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A Day That Changed My Perspective

The end of the year is approaching again...but hey, we got past End of the World 2012! Yippee? And it is also during this time that people start making that drastic life-changing, direction-altering, lifestyle-enhancing list of things we will do in the upcoming new year.

But I am not going to do that.

I want to spend the rest of 2013 reminding me of one single moment that changed my life.

A couple of years ago, having woke up late and being late sending my kids to school, I was vehemently adamant that everything in life was wrong. My kids were wrong. My car was wrong. My house was wrong. The school was wrong. I was wrong....basically, everything needed to change.

Great morning that was.

After barking stuff I don't remember I barked anymore at my kids and dropping them off at their school, two of my friends called. We needed to get prescription from the in-house Doctor for a home for mentally challenged children because we have agreed to contribute some of the medicine to them.

Even worse morning. Because I forgot.

But we got it done anyway and what I came back to after purchasing all those meds for the kids was what changed the way I looked at life.

The entire floor was covered with mentally retarded children - some were crying, some were moaning in their sleep, some struggled to drink their milk because they had cleft palate problems, some were being coaxed by staff, some in wheelchairs, some were receiving physiotherapy from volunteer nurses from a neighboring college.

My friends took a look at me and teased, 'Marsha's gonna cry, Marsha's gonna cry, Marsha's gonna cry'. I lied when I said, 'No la! I am not!' I WAS gonna cry. The urge was held back by a thin thread of dignity.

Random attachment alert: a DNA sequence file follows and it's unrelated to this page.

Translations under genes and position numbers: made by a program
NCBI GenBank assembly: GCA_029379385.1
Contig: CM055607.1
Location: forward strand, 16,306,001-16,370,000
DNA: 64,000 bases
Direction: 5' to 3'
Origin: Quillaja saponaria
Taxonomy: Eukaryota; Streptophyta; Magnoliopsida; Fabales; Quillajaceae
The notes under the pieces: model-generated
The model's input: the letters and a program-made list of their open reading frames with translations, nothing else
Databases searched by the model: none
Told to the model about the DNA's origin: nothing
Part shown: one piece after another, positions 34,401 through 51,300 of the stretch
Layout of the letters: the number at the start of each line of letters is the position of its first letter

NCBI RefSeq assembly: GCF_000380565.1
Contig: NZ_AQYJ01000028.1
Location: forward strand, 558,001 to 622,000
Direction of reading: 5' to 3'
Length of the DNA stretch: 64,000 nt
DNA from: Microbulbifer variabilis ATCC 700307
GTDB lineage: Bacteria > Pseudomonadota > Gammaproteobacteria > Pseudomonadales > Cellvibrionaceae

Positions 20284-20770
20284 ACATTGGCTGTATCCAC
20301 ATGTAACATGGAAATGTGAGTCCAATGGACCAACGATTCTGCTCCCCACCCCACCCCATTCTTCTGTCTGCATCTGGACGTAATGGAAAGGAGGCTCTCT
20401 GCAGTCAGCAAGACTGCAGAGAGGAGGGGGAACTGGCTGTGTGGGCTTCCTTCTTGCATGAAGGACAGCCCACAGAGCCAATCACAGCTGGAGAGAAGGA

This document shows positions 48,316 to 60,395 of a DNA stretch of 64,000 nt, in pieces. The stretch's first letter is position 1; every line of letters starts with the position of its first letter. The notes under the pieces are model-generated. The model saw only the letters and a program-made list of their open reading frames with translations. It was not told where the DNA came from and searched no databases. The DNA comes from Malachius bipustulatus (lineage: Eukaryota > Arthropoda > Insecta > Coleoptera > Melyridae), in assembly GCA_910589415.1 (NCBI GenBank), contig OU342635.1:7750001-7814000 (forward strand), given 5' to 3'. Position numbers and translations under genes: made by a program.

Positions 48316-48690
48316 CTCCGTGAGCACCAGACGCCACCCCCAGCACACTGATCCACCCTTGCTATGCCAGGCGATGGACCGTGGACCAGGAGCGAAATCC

There were three girls that changed me.

One girl wasn't completely retarded. She just had the mental capacity of a very young, innocent child. If she had been 'normal', I think she would have been a fashionista or a celebrity. In her hand was FEMALE magazine and as she thumbed through those pages, she pointed stuff like lipstick, handbags, shoes, necklaces, moisturizers and shampoo. She repeated her actions consistently and smiled widely every time I nod my head. She taught me that she is happy, regardless of the situation. I wonder what would happen if someone gave her a car magazine. She taught me that she had no boundaries against people who didn't understand her. She just went on with what she knew.

Another girl was slightly older. She was in a wheelchair waving me on on the outside. I was skeptical but went ahead to her side. She held my hand in hers and just shook it like an earthquake was happening or she was having some kind of spasm. Really freakishly happy to see me kind of handshaking. To the side, surprisingly, some of the kids were dancing. Oh boy, some of them really had the moves! Impressed. I was then thinking if the girl in the wheelchair would feel like she was left out of all the happiness but the smile on her face showed me that she was enjoying the fiasco just the way it was. She didn't have to dance in order to be happy. She was happy watching THEM being happy.

One girl had two cleft palates who kept looking at me while I was playing with other children. I refused to look her in the eye even when my friend boldly went on to speak to her, stroke her cheek and mumble words of encouragement to her. At the corner of my eye, I saw her looking at me. I refused to because I knew it would break my heart to let her see that I felt helpless that there was nothing I can do to make things better for her. I live knowing that I was in full control. Looking at her, it only reminded me that I wasn't.

But there was something about her that made me look and when I did, everything fell into place. Her eyes told me that 'everything was OK'. It wasn't me who comforted her. She didn't need comfort. I did.

These people can go on living their lives being who they are...because their lives, as hopeless as other normal people think they are, are the very lives that gives us perspective.

I came out a different person that day....and I want to remember that for the rest of my life.

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Written by: Marsha Maung
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